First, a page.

The Colonies of Benevolence will be in the Canon of the Netherlands from Thursday, an overview of important moments and places in the national past. They are part of the story about King Willem I. The addition was celebrated on Thursday at Museum de Proefkolonie in Frederiksoord.
The Colonies of Benevolence were built around 1818 by the Society of Benevolence. The aim was to give poor families, beggars and tramps from the big cities a better life in the countryside. They got a house and a piece of land.
UNESCO World Heritage List
There were seven colonies in total: Frederiksoord, Veenhuizen and Wilhelminaoord in Drenthe, Willemsoord and Ommerschans in Overijssel and Wortel and Merksplas in Belgium, which was then still part of the Kingdom of the Netherlands. The Drenthe colonies will be placed on the UNESCO World Heritage List in 2021.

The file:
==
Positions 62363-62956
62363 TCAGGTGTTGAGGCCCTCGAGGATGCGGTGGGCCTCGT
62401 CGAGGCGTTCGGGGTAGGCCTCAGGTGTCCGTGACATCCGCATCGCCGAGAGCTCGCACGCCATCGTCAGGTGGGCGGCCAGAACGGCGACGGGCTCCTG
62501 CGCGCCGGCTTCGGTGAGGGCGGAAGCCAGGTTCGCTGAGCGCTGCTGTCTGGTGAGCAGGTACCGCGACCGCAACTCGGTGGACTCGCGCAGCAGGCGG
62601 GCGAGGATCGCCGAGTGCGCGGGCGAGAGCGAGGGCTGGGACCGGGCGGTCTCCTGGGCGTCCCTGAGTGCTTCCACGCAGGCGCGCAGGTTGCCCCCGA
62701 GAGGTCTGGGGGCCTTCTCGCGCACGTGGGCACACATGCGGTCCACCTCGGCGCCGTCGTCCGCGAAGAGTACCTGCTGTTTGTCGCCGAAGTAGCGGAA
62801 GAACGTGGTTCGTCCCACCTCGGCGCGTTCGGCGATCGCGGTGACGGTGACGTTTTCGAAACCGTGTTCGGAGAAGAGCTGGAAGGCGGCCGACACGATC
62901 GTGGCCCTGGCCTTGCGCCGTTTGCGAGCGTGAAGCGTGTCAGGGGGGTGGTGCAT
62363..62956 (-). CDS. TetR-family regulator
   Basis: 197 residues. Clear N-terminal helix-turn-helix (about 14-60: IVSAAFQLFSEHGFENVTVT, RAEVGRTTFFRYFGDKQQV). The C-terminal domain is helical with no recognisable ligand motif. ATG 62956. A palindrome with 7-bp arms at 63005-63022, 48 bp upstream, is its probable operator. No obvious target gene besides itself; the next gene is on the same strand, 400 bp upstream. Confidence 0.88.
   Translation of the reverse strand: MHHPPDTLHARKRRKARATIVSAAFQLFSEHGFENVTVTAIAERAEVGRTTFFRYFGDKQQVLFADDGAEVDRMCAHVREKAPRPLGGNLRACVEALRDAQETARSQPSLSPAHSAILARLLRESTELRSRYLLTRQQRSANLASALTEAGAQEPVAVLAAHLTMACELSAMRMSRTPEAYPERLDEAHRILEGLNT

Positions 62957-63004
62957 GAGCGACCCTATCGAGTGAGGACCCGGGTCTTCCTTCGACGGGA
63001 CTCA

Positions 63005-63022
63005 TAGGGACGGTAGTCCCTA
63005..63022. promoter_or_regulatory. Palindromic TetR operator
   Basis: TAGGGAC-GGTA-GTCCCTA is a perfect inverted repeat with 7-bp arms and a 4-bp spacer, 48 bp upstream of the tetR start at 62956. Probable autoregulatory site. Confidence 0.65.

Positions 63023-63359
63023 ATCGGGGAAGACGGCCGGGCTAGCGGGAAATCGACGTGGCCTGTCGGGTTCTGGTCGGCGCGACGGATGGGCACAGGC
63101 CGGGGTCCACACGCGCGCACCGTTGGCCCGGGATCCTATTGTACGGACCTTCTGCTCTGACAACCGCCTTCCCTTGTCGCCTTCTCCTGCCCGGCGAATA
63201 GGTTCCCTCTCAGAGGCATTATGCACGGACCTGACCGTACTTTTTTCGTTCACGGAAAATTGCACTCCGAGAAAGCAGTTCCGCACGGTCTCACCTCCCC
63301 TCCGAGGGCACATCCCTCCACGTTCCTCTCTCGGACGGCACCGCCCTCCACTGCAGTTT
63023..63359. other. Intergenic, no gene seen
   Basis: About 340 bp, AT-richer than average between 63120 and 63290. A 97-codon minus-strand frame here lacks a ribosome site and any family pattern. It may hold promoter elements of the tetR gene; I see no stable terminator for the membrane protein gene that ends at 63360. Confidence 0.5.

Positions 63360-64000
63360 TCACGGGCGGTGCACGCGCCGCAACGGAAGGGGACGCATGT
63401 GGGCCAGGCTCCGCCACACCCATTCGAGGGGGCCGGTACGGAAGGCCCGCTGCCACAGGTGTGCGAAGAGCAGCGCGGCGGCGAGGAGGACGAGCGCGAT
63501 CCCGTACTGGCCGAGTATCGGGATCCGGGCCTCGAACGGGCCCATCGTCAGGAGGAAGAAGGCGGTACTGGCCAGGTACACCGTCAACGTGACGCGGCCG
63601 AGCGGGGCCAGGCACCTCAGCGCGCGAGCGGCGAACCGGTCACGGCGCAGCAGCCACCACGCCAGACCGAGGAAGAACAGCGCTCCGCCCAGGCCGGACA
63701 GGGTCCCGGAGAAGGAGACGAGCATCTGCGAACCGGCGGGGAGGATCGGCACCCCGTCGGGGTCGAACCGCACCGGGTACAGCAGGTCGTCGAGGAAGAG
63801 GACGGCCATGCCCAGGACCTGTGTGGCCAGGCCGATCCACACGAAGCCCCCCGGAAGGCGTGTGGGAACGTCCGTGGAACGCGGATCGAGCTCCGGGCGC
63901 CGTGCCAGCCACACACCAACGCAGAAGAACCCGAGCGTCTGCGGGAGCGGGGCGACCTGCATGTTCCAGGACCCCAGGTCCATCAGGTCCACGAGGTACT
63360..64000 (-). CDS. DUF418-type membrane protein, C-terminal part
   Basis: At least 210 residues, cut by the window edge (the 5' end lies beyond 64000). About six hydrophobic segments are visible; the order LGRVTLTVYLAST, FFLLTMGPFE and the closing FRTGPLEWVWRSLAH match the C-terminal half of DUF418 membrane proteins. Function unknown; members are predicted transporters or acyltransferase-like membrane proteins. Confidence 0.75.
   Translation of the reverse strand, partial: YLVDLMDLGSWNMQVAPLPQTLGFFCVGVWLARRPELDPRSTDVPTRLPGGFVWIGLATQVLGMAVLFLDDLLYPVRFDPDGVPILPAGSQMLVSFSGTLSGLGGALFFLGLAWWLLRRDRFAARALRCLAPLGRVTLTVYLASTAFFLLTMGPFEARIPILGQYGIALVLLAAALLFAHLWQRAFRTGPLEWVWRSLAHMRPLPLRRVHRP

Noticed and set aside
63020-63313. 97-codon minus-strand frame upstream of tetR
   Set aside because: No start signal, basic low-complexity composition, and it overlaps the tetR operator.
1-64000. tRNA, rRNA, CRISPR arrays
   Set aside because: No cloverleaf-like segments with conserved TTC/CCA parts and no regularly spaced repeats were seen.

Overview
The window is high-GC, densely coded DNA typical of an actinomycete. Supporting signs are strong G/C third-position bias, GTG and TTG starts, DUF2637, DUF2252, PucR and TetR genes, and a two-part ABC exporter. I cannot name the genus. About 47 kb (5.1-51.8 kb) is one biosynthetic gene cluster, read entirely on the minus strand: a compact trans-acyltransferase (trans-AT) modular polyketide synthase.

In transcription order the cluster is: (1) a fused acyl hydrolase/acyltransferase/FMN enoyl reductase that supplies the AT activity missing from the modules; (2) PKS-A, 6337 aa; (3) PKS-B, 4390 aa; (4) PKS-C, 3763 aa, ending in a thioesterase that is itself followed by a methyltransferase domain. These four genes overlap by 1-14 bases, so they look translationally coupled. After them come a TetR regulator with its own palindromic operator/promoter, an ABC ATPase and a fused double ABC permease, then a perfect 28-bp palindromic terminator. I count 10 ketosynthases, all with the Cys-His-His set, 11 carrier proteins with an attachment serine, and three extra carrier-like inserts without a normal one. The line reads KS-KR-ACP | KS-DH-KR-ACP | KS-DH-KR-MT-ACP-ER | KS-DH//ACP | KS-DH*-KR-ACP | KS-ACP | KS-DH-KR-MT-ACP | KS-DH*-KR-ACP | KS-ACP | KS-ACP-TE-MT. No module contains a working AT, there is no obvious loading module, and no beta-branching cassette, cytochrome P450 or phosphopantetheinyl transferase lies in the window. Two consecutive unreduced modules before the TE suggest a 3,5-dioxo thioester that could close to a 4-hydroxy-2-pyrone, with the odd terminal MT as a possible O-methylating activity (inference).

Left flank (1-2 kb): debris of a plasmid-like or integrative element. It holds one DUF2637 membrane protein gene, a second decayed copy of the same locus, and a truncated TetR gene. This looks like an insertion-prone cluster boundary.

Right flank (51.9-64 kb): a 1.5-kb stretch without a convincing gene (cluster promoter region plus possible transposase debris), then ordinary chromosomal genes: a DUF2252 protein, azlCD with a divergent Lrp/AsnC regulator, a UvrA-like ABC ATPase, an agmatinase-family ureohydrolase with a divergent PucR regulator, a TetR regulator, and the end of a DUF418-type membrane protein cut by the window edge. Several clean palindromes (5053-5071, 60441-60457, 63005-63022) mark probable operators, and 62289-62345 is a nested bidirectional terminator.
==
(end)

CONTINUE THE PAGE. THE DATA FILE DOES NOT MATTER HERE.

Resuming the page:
Canon of the Netherlands
The Canon of the Netherlands consists of fifty so-called windows. In the eyes of the compilers, every Dutch person should know it. They are taught in history classes in primary and secondary schools. The overview starts with Trijntje, the oldest human skeleton found in the Netherlands, and ends with the Orange feeling since 1974. The list includes Willem van Oranje, the VOC, Rembrandt, slavery, Napoleon Bonaparte and the Second World War.